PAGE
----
“Arguments are not even being put up. We are all being told, ‘Oh no, it’s none of your business; it’s our business’. There is a pattern, which I find very disturbing. I have already touched on the issue of disregarding any serious questioning on costs. Ever since this major benefit change came into being, the Department has employed what I would call a programme of black propaganda, and every single one of the red tops has taken it up with glee and run with it.

“That black propaganda told the people of this country — I am paraphrasing; the DWP would never be this cogent — that everyone who was claiming benefits was doing so because they were too lazy to work. Nothing could be further from the truth. I have already touched on the agonies that are being endured by people with serious mental and physical disabilities, and the pattern is ongoing.

“A report from the Office for National Statistics last week scrutinised the level of complaints made against all the government departments about the misuse of statistics, and guess which one came top of the list! It was the Department for Work and Pensions. Throughout the time I have been a member of the select committee, we have raised again and again the issue of the misuse of stats and the misuse of the English language to proselytise this black propaganda and to confuse and distort what should be central to the committee’s concerns—namely, the well-being of the people who require benefits, not because they are lazy or workshy, or even because there are no jobs, but because they should be supported by the people of this country, as they always have been.

“After the last debate on this issue, I was touched to receive a response from the people of this country. If there is a silver lining to the black cloud that is the DWP, it is that the majority of people in this country still believe that the welfare state should do what it was meant to do, which is to support people who, through no fault of their own, cannot maintain themselves without the support of the rest of us. That support is alive and well out there in the country. The one place where it is certainly dead is within the Department for Work and Pensions.”

Jobcentre Call Centre Workers Strike.

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Speaking ahead of Monday’s strike by 7,000 staff in Jobcentre Plus’s 37 call centres, PCS general secretary Mark Serwotka says work and pensions secretary Iain Duncan Smith should withdraw his “thoroughly disgraceful” description of the action as “Neanderthal-like” and apologise.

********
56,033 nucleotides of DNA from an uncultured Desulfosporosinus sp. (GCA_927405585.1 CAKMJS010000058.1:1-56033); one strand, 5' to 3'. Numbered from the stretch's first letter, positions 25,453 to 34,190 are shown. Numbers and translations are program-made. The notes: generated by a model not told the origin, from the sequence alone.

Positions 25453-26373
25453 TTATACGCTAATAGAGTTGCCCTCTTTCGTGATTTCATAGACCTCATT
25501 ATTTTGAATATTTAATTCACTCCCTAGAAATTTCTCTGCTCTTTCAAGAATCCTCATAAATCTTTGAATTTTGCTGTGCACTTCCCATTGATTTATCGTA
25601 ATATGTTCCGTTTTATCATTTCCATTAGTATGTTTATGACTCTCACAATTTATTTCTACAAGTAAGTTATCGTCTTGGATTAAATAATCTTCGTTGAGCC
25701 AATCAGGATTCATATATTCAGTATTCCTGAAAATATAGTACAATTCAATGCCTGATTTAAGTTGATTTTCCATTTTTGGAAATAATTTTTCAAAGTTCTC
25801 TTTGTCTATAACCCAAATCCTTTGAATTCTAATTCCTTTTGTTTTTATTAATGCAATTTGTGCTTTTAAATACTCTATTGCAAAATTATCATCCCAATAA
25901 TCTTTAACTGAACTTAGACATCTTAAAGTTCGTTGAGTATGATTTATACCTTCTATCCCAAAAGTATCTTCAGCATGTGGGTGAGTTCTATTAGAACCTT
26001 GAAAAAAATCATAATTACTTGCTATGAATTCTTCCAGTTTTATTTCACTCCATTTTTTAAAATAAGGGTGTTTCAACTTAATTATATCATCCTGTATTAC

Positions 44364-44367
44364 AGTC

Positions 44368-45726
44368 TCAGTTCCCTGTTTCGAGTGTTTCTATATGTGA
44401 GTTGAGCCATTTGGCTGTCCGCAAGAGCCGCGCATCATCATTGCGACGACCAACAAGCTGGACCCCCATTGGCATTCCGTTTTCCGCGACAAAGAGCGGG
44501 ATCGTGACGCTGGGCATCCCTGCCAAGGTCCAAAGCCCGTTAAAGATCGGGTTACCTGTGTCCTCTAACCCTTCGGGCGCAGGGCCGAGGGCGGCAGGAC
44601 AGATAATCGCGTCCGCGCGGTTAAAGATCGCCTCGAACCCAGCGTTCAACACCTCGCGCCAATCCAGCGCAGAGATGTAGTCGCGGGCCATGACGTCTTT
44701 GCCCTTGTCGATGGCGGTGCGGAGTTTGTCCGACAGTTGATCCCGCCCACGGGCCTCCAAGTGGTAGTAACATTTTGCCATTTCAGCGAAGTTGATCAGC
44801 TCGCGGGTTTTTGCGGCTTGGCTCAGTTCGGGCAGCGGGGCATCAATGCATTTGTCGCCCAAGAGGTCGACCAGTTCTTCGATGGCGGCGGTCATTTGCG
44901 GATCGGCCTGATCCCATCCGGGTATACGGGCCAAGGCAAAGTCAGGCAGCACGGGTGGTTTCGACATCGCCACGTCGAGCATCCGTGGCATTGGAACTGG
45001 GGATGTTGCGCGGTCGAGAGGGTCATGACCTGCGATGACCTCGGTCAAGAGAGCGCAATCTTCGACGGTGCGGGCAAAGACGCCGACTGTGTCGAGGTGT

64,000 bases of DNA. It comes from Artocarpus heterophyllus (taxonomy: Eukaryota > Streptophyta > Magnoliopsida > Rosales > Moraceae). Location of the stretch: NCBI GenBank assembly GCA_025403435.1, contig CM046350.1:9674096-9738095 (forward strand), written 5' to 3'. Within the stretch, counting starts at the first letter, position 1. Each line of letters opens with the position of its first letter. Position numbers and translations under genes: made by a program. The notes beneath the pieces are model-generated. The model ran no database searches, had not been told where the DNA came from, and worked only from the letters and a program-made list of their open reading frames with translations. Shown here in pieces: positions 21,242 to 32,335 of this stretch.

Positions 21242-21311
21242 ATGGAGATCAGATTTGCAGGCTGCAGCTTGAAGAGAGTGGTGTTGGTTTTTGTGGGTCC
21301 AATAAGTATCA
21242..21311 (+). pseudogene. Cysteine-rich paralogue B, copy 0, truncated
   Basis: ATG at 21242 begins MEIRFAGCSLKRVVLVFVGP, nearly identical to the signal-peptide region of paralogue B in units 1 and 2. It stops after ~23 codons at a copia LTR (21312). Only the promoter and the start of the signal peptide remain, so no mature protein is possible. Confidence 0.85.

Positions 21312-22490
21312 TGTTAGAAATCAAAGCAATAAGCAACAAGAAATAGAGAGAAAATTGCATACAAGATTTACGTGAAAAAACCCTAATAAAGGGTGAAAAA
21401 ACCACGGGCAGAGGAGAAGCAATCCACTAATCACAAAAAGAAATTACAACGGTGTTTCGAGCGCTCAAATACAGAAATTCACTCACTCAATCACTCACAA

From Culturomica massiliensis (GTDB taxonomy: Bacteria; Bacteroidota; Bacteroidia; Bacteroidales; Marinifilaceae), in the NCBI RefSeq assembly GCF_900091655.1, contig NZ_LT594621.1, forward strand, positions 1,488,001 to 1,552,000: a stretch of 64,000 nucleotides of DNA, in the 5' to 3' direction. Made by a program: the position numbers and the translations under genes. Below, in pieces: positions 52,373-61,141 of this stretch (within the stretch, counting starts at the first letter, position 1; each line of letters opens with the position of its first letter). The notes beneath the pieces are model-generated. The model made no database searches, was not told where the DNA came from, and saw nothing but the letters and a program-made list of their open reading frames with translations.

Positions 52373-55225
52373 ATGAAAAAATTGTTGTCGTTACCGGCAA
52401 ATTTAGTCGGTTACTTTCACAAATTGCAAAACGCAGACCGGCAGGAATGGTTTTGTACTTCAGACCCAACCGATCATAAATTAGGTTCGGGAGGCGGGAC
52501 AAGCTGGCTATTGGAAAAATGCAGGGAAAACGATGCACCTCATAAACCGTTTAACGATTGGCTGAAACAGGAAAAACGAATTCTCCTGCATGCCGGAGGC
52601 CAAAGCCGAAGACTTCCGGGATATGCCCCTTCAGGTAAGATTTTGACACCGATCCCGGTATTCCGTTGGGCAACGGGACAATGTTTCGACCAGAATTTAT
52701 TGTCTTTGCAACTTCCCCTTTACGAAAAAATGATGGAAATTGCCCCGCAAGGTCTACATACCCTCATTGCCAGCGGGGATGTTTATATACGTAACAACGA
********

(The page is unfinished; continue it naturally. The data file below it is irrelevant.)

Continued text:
Mark Serwotka added: “He’s talking about some of the lowest paid in the civil service who are being forced to take action to improve the service they provide to some of the most vulnerable people in society, in the face of unacceptable working conditions and an obsession with computer driven targets.

“The truth is, staff are monitored every minute of the day. The computer dictates start and finish times and tells them when to go for a break, with staff hauled up if they are 40 seconds late back or go over the time allowed for a call. Toilet breaks are monitored and constantly questioned.

“These call centres are a vital lifeline for members of the public when they need to claim benefits, when they’re sick or disabled or need help getting back into work. Enquiries are often complicated and many callers are understandably desperate and upset – some of them have no one else to turn to.

Our members are not numbers, and neither are the unemployed, and they want to help people, but often they’re encouraged to just get the caller off the phone as quickly as possible and this can not be right.”

Here.

Thousands of Jobcentre staff are going on strike in a row over working conditions and management targets.

Members of the Public and Commercial Services union (PCS) in 37 call centres are staging a 24-hour walk-out on Monday.

They have accused management of showing “little willingness” to try to resolve the dispute.

More Here.

Many of us will have problems with the Call Centres.

This strike shows that the staff and claimants have the same interests in fighting for a better service.

Written by Andrew Coates

April 18, 2011 at 9:42 am

Posted in DWP, Unemployment, Welfare State